My initial thoughts on independence day has taken a different turn, largely due to an article in The Guardian on the topic of  Britain paying reparation to it’s colonoies for slavery. Prior to reading the article I would probably have responded in the affirmative to the topic, but today I say a resounding NO!.Why? Because the slave trade is in the past and I live in the present, facing a different set of complex issues in an ever evolving world.

Demanding reparation depicts the mentality of someone who isn’t independent, what your asking for is to have fish provided for you a temporal solution and not to teach you to fish empowerment.

Coming from nations which claim to be independent, the notion is tantamount to demands by a grown son to have his aging mother cook him meals and do his laundry. A NO, NO in must cultures, ours even more so. It shows no self respect or desire to truly exploit his abilitites. This has been the same cry over the years, isn’t it time to move on?

Don’t get me wrong the slave trade was dehumanizing and totally abominable: whether it was amongst similar races or different races, no format of a human being subjugating another will ever be deemed acceptable. By demanding reparation we close our eyes to the bigger issues facing us

  • a) Being a different colour still translates to being treated differently.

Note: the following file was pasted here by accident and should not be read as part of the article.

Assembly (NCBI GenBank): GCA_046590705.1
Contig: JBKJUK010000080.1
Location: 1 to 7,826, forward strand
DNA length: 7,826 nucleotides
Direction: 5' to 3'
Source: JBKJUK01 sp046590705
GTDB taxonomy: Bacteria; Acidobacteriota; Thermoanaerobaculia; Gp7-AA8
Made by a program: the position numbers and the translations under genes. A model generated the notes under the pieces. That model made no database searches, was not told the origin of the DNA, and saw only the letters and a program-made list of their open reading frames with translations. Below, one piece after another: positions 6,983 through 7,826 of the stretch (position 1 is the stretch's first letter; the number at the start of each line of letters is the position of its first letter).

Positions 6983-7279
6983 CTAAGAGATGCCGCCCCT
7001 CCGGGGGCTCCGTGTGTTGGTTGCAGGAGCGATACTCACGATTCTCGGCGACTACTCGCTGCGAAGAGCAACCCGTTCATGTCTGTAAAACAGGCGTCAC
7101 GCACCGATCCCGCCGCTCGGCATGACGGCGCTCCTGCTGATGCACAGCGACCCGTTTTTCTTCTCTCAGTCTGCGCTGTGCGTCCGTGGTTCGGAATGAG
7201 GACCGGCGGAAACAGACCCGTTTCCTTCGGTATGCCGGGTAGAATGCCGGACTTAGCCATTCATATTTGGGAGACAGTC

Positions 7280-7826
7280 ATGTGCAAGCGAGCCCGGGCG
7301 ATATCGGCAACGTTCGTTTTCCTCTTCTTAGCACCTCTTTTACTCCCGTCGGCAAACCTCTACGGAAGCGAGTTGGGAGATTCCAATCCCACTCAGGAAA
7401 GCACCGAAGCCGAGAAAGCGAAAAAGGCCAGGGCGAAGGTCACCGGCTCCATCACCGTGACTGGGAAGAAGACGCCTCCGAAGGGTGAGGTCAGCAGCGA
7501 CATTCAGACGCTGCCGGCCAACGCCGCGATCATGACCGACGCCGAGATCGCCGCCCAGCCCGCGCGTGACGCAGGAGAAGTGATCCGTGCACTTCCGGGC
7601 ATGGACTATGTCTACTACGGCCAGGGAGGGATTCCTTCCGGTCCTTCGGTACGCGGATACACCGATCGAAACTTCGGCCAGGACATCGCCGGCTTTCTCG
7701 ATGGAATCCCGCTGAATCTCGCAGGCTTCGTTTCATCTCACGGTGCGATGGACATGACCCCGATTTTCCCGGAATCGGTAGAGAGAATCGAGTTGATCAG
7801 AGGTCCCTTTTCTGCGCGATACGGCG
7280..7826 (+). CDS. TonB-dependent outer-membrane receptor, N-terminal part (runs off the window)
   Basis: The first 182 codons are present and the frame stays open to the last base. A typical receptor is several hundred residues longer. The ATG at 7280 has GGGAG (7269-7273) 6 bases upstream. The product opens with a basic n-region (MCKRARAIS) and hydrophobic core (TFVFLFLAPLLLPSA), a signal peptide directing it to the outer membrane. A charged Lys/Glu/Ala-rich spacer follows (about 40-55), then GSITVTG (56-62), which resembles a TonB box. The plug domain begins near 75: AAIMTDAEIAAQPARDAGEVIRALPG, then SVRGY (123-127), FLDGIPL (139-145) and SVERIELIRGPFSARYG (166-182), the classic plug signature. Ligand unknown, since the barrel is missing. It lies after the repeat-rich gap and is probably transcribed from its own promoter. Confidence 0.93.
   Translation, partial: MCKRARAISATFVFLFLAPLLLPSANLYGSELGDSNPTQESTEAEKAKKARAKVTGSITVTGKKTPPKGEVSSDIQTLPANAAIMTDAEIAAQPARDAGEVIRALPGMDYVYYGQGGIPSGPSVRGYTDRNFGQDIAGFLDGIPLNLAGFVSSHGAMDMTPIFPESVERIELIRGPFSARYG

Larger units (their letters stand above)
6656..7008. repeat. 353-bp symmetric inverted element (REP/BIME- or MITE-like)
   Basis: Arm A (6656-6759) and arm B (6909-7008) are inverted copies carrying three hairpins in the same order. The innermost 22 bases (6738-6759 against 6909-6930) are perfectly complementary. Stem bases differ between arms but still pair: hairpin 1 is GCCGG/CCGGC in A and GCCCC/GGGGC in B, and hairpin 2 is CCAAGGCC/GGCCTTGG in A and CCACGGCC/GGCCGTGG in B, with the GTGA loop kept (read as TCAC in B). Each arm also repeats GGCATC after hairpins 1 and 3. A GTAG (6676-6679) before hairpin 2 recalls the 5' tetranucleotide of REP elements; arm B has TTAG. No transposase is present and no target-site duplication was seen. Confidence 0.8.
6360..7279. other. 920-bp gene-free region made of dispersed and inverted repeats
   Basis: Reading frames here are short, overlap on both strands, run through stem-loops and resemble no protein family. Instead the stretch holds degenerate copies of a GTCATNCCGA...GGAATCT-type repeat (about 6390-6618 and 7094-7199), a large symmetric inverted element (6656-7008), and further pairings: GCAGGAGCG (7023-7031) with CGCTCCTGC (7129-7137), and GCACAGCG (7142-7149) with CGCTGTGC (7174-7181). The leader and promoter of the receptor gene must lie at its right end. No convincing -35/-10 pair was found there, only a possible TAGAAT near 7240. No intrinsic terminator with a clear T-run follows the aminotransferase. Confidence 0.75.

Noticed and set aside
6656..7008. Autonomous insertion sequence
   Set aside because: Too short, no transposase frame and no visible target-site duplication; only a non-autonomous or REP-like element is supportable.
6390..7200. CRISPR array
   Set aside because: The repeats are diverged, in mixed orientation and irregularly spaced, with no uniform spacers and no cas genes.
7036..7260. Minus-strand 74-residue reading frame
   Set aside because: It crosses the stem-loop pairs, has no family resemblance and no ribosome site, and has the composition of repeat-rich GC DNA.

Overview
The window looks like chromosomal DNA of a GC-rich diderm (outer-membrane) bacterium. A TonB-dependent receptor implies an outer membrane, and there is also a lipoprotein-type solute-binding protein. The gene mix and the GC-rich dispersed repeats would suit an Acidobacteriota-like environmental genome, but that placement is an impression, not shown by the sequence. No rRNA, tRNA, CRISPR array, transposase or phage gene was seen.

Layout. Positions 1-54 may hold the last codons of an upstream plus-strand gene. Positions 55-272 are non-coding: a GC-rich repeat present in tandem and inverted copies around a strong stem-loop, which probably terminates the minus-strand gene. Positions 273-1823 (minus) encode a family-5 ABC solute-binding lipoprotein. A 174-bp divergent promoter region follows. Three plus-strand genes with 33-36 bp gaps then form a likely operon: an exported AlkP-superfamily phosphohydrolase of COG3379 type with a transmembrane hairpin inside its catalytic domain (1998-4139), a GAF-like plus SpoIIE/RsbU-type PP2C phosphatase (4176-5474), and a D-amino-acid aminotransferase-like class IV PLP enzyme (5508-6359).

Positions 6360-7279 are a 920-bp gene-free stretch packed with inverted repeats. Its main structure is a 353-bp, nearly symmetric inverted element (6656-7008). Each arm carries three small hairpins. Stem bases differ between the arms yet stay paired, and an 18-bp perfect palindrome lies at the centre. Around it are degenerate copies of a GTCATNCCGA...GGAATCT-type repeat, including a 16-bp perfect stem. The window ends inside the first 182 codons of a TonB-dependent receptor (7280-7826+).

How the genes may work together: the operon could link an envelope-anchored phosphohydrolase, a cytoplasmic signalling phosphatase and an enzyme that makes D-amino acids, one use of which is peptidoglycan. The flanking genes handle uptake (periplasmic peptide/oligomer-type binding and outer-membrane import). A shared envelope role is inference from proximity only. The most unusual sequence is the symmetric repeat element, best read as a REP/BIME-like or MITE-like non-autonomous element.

• b) Being from a third world country still translates to meaning you live in the dark ages.Slide2
  • c) Having natural resources increases the chances that internal conflicts will escalate and international intervention will be speedy and not directed at the root causes. (Is there a game plan here? I think so)
  • d) The world powers will constantly pull the strings and if you want any sort of respect we must brace up and be ready to stand on our own. Wasn’t that the whole point of independence?

So today I celebrate my fellow compatriots: Arise, O compatriots, Nigeria’s call obey. Men and women who go out each day to eek out an honest living under difficult and often resistant atmosphere. People who choose to do things right even when no ones looking. People who want to learn to fish and not the fish.

The labour of our heroes past, shall never be in vain, demanding reparation and not thinking ahead ensures the labour of the heros past and that of the future to come never amounts to much.